Zabihullah Mujahid, the Taliban’s deputy culture and information minister, first announced the transfer of Asadullah Haroon al Afghani, also known as “Gul,” back to his home country of Afghanistan. The minister said Haroon was one of the last two Afghan prisoners held at Guantanamo Bay.
He left Guantanamo Bay on Thursday and traveled to Qatar on a U.S. Air Force plane, where he was then handed over to Taliban government officials in Doha, according to the New York Times.
Haroon was captured in 2007. The United States accused him of being the commander of the Hezb-e-Islami militia, which fought alongside the Taliban and al Qaeda against the U.S. invasion, but his detainment became questionable in 2016, when the military made a peace deal with the then-government of Afghanistan.
Judge Amit Mehta of the U.S. District Court in Washington, D.C., ruled that his detention was unlawful, but it was after the Taliban had retaken control of Afghanistan, thus presenting the Biden administration with a difficult path to navigate as it related to his return.
United Kingdom-based rights group Reprieve said in a statement that Haroon’s family “feared him dead for many years” and claimed, “For the first nine years of his captivity, he did not have access to a lawyer, despite multiple attempts to obtain legal representation.”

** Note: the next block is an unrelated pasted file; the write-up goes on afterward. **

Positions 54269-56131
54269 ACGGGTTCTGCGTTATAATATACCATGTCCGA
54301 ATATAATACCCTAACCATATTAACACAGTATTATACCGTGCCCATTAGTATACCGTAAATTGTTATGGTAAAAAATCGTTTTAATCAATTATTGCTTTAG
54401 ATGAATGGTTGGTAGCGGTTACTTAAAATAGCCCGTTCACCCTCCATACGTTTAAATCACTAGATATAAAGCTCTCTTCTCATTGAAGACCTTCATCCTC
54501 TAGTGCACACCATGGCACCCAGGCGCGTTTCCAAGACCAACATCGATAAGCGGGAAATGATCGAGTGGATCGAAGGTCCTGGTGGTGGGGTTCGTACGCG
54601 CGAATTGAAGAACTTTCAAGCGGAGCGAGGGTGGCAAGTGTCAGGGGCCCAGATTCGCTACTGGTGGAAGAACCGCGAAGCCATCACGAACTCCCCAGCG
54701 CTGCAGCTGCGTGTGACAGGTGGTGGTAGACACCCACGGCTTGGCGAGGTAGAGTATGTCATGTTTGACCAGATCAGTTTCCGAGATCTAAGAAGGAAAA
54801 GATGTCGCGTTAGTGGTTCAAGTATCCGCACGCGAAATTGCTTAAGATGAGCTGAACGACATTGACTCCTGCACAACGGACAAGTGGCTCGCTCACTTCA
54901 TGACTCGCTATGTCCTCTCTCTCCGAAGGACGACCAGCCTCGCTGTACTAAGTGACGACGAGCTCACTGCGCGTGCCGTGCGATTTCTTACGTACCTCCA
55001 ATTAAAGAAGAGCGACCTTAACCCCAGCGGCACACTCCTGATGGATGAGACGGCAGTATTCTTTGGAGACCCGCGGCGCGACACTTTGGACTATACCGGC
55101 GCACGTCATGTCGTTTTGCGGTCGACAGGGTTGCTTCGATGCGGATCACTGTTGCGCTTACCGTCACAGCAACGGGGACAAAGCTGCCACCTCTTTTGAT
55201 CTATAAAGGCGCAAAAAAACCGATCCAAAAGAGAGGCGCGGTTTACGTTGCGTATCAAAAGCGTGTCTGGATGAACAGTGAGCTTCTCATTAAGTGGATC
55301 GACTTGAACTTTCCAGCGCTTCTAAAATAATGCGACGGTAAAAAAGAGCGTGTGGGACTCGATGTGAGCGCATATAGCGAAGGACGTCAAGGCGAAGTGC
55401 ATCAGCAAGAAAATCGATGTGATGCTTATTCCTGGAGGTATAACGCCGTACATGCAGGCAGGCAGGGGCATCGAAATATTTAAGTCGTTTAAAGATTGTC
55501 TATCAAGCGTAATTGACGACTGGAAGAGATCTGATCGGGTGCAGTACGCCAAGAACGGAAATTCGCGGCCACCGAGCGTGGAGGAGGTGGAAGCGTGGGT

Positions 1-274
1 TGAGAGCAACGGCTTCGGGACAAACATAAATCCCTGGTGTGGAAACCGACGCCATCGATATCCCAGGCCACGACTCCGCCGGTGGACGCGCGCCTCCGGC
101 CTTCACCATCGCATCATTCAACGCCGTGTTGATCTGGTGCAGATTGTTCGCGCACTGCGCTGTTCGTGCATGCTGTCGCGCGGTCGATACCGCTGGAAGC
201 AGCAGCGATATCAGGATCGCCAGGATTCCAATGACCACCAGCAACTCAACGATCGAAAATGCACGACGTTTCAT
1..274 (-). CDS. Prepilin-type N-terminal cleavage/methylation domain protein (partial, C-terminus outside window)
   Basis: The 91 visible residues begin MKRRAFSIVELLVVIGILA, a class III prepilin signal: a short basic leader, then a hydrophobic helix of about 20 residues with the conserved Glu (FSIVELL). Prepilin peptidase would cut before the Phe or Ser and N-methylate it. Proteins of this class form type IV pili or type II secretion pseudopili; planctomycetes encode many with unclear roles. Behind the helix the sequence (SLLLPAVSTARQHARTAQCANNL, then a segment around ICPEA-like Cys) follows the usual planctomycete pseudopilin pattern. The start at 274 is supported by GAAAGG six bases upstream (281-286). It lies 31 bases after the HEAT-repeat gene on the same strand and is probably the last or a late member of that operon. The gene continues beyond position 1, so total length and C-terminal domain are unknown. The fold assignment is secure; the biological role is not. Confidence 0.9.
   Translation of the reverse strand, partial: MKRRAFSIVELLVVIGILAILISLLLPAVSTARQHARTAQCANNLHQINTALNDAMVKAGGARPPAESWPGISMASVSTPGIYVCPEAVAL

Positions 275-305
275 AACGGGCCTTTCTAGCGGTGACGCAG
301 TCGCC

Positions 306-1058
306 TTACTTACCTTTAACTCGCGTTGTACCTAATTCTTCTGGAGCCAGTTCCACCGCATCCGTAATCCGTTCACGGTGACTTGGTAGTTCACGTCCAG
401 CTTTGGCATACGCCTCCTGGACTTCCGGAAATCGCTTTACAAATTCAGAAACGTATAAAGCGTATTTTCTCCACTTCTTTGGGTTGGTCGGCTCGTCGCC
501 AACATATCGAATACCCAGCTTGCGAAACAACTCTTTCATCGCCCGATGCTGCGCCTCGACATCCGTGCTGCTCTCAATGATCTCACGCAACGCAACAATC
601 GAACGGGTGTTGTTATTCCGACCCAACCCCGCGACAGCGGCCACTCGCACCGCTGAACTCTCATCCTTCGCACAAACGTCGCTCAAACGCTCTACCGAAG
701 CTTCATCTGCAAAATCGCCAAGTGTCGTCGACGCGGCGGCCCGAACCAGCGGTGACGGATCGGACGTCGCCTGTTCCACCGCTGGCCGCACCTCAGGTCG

“Asadullah has suffered severe physical and psychological torture during his detention, including being beaten, hung by his wrists, deprived of food and water, and prevented from praying,” the group alleged. “He has been subjected to sleep deprivation, extreme cold temperatures and solitary confinement.”
President George W. Bush opened the detention center at Guantanamo Bay in 2002 following the attacks on Sept. 11. At its peak, the facility housed nearly 800 detainees, according to NBC News. President Barack Obama promised to shut down the facility during his campaign, though his efforts were ultimately unsuccessful. However, during his administration, the number of detainees shrunk from 245 to 41.